FARMVILLE, Va. — Virginia Sen. Tim Kaine and Indiana Gov. Mike Pence met Tuesday for the first and only vice presidential debate, and CNN’s Reality Check Team spent the evening analyzing their claims.
The team of reporters, researchers and editors across CNN listened throughout the debate and selected key statements from both candidates, rating them true; mostly true; true, but misleading; false; or it’s complicated.
Reality Check: Pence claims ISIS has overrun Iraq
Pence argued that “Iraq has been overrun by ISIS.”
In June, a top State department official said that ISIS had lost 47% of the territory it had previously controlled in Iraq, and its ranks had been nearly halved from the members it had in 2014.
“Whereas it once promised lavish pay for recruits, and free services in its ‘caliphate,’ it is now slashing pay, cannot provide services, and is facing internal resistance,” Special Presidential Envoy Brett McGurk said in congressional testimony.
In the first half of this year, the IHS Conflict Monitor found that ISIS’s territory had shrunk by 12%.
And Iraqi forces are about to launch a crucial offensive to retake ISIS’s prize: Mosul. ISIS engulfed Iraq’ second largest city in June 2014, but a long, bloody struggle for control of the city is expected to begin in the coming weeks.
While parts of Iraq have been ravaged by ISIS, Pence drastically inflates the group’s control over the country. His claim is false.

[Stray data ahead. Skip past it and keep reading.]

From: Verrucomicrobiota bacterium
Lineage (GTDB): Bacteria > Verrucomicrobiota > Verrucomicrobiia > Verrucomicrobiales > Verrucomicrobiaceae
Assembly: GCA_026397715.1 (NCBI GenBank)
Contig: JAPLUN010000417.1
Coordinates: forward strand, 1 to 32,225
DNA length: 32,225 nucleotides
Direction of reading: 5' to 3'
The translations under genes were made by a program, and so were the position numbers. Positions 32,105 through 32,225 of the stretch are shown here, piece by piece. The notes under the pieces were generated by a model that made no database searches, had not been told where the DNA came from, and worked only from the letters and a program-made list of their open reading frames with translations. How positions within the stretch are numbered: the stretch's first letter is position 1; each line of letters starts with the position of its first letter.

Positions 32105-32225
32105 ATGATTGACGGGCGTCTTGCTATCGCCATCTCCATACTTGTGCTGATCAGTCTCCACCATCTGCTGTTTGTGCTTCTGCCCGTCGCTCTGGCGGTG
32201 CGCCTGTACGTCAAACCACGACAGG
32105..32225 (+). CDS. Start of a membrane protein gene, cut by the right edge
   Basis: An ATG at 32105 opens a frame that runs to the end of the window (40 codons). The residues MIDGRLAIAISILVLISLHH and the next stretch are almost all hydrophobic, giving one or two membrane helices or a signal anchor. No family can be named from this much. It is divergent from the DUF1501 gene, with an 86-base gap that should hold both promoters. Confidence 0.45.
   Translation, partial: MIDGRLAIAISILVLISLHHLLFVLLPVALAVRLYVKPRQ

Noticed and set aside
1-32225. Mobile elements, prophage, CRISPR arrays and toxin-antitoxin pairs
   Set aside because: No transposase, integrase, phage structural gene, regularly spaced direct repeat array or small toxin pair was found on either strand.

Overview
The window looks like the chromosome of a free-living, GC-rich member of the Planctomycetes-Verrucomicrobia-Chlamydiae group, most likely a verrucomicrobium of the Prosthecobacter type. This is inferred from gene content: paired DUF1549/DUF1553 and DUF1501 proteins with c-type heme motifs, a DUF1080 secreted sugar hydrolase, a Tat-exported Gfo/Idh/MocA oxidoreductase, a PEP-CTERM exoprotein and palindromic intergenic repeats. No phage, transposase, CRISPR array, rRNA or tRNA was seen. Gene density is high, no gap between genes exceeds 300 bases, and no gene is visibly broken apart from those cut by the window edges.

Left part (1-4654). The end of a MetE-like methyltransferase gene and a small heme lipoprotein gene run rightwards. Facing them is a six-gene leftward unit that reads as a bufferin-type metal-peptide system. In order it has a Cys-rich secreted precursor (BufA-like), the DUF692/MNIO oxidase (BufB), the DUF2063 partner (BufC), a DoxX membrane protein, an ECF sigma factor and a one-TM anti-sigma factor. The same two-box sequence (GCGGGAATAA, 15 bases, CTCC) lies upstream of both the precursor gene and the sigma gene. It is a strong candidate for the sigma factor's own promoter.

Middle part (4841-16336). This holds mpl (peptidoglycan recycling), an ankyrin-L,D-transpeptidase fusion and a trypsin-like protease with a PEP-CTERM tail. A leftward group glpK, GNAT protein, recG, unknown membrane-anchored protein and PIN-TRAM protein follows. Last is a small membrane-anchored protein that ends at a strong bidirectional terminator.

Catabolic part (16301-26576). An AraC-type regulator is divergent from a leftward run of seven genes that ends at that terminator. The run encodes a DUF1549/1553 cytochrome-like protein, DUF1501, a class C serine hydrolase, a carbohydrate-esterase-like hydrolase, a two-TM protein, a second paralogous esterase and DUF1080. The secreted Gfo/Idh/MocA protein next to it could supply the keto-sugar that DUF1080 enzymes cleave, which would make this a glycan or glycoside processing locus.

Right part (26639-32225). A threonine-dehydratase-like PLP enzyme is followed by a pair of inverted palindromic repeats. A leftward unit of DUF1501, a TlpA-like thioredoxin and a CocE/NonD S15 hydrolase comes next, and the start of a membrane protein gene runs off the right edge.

Reality Check: Clinton failed to negotiate plan to leave troops in Iraq
Pence accused Hillary Clinton of failing to negotiate an agreement with the Iraqi government allowing US forces to remain in the country past 2011.
“Hillary Clinton failed to renegotiate a ‘Status of Forces’ agreement,” Pence said. “We removed all our troops from Iraq and ISIS was available to be conjured up in that vacuum and overrun vast areas of Iraq.”
When President Barack Obama entered office in 2009, he inherited a Status of Forces agreement signed in 2008 by his predecessor, President George W. Bush. That agreement stipulated American troops would leave Iraq by 2011.
Obama ran on a pledge to end the Iraq War and vowed to reduce the number of US forces there during his first term. When the agreement neared its expiration, the Obama administration worked to secure a new plan that would have left a residual force of 5,000-10,000 troops in the country (down from more than 150,000 troops when Obama took office).